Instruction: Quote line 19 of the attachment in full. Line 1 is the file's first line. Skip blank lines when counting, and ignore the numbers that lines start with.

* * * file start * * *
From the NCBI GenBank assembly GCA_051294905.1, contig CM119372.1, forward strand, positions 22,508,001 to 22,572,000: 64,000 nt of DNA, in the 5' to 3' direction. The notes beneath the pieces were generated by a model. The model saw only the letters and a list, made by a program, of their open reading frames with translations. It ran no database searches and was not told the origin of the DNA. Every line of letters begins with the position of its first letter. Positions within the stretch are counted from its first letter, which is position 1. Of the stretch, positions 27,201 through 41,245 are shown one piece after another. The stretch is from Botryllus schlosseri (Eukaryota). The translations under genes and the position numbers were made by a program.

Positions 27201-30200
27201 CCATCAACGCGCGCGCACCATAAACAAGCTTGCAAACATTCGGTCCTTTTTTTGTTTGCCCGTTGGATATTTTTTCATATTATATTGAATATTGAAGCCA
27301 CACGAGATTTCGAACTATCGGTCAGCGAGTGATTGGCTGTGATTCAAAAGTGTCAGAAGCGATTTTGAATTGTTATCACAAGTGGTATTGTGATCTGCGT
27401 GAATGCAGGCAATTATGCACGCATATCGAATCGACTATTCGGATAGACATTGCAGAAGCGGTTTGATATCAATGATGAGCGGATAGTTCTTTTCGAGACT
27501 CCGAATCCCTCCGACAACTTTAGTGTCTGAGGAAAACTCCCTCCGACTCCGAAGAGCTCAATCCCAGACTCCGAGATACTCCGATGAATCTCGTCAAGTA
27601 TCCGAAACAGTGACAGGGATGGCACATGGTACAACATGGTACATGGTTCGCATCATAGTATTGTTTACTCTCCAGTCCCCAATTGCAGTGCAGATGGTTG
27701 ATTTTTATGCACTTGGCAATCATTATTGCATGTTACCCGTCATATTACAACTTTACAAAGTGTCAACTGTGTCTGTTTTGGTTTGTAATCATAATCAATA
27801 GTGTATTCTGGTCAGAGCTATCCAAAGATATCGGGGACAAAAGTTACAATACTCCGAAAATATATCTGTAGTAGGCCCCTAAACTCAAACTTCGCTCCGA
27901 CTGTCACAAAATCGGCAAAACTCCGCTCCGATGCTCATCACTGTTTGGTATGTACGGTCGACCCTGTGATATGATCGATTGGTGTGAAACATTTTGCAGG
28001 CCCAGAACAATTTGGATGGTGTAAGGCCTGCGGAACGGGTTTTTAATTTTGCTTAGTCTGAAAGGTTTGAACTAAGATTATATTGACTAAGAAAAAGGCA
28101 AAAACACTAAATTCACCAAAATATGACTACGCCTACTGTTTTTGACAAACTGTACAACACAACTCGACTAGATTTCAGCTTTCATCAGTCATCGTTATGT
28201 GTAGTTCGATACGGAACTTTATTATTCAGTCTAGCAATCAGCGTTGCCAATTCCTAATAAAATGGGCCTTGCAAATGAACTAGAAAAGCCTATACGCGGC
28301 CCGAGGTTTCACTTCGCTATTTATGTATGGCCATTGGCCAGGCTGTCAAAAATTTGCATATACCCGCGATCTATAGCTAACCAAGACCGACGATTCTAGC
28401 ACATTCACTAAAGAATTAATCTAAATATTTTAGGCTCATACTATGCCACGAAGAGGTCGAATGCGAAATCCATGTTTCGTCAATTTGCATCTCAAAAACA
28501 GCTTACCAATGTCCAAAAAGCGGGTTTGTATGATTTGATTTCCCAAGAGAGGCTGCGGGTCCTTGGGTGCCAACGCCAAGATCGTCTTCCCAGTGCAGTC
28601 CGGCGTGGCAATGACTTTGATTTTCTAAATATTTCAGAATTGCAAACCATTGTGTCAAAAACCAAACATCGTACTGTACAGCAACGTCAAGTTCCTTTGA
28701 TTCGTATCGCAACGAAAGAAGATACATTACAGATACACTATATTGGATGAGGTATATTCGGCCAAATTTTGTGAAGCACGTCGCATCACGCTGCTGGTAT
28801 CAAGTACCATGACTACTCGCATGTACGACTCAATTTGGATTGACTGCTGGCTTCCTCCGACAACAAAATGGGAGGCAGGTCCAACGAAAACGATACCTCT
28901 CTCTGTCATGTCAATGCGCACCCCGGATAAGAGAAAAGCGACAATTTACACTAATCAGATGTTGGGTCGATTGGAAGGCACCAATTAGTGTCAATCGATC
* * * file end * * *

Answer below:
28801 CAAGTACCATGACTACTCGCATGTACGACTCAATTTGGATTGACTGCTGGCTTCCTCCGACAACAAAATGGGAGGCAGGTCCAACGAAAACGATACCTCT